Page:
I just saw someone's Facebook post, and it said, "It's gonna be a heckuva second half!" ...which got me thinking - first, that I had no idea which sport it was the second half of, and second, that on the eve of President Obama's inauguration, this might be a good time to think about second halves.
The news, or at least CNN, has made a simultaneous fuss over both how much money is being spent for the inaugural festivities as well as how much less excitement there is this time around compared to last. I suppose it is the nature of our attention deficit oriented society that we are not able to sustain either our excitement or disdain for people, though we seem, on the whole, to enjoy the disdain a lot more.
I have had my share of disappointments in what I perceived to be opportunities squandered by this president in his first term, so yes, I've done everything in my power to be vocal about a public healthcare option and stringent gun legislation, because these are life and death issues that matter to me. But I also know that I have not walked a mile in the President's shoes. I don't know the day to day battling with a petulant and divisive Congress that he must endure, nor do I know the broader spectrum of information that he is privy to that must weigh into the decisions he is making.
So maybe for the first time in my life, I do not look at the job that the President is doing and see it as black or white, good or bad. For all the perceived luxuries that go with the office, I imagine that it is often a thankless and lonely job, and it must feel at times as if what he does pleases no one. So I cut the man a lot of slack, because he stepped up to do the best he could with the gifts he was given at a time like this. And every day, though surrounded by Secret Service, he nonetheless risks his life to do the job of serving the people in the best way he knows how.
So what do we want both for his second term and for our second half? (And being completely optimistic here, let's assume we're actually at the halfway point instead of well beyond it in our lives.)
Have we become so desensitized to war that we think we should always be involved in at least one at any given time? Do we really think that out of the 315 million people in the U.S. we don't have enough who want reasonable gun legislation banning automatic assault weapons and armor-shredding ammunition to outnumber the 4 million NRA members? Do we really think that allowing our public schools to fail miserably will do anything other than create higher crime and poverty rates in the future? And do we think that ignoring the staggering ramifications of climate change will somehow make it magically disappear?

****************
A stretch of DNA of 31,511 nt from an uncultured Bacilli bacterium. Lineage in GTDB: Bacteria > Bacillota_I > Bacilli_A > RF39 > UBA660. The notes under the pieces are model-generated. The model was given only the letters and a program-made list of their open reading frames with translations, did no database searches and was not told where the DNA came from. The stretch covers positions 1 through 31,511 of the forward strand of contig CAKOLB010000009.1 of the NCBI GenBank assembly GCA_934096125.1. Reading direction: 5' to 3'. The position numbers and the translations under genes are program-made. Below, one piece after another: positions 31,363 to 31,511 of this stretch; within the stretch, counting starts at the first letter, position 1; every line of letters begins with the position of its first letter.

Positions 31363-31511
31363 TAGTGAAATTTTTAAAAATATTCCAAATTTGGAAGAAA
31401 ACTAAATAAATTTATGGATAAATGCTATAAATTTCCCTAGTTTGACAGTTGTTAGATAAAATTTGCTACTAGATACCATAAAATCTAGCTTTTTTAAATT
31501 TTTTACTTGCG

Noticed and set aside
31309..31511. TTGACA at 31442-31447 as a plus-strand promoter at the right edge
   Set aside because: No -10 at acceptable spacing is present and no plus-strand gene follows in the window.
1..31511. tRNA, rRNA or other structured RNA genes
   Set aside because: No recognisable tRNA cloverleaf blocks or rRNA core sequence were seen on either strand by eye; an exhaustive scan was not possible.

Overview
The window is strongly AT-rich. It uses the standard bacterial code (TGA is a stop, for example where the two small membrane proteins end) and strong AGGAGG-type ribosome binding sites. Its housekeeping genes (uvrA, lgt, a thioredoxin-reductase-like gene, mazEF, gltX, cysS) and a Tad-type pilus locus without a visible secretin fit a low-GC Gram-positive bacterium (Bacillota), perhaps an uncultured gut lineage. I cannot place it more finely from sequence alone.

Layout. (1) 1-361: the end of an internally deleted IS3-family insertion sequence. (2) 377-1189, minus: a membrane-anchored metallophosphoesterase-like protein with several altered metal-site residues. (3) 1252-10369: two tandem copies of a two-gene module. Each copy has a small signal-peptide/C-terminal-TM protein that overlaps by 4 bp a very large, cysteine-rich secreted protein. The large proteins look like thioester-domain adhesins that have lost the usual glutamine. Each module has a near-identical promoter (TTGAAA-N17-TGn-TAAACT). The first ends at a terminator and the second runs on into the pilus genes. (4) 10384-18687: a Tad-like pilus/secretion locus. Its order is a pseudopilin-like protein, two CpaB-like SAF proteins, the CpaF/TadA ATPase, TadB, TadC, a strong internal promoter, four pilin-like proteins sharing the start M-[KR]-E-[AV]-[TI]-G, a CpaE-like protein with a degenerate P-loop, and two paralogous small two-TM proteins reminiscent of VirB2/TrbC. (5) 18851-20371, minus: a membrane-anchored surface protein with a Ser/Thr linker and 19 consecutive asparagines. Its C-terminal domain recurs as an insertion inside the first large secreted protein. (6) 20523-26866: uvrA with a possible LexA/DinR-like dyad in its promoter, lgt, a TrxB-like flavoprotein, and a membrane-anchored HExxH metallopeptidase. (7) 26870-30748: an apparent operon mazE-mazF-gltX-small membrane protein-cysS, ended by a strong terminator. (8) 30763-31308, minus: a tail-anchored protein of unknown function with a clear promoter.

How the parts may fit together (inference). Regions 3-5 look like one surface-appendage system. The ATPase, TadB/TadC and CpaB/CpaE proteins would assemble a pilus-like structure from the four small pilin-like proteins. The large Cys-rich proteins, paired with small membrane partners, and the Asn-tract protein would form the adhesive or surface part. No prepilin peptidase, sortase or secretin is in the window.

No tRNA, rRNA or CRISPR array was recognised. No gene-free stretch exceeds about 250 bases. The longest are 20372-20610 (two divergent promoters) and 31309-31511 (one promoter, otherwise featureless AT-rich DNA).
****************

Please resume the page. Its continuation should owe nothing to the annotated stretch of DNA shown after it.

It is exhausting to look around and see how many fronts require our efforts and our energy. It is easier to look the other way, to say we elected people to do the work for us, but that isn't the truth. No one person, or group, or class of people, rich or poor, can carry the burden of an entire society. And whether it is our own respective lives that we are mulling over or the job our President is doing, our conclusions must include what it is we ourselves are gonna do to make something better.
If our spirits are judged by how well we've loved, then I think the measure of our time here is judged by what we made better for our having passed this way.
So whatever it is we want for our country, let's be the wind at our President's back to move us all forward to achieve it. And whatever it is we want for our individual lives, let's make it a desire worthy of our efforts. And then, as my Facebook buddy put it, "It's gonna be a heckuva second half!"
Thanks for stopping by. Please tell your friends.
As a short postscript, I wanted to thank you all for the overwhelming messages and emails after my previous blog about my mother. I was so blown away by it. Many heartfelt thanks.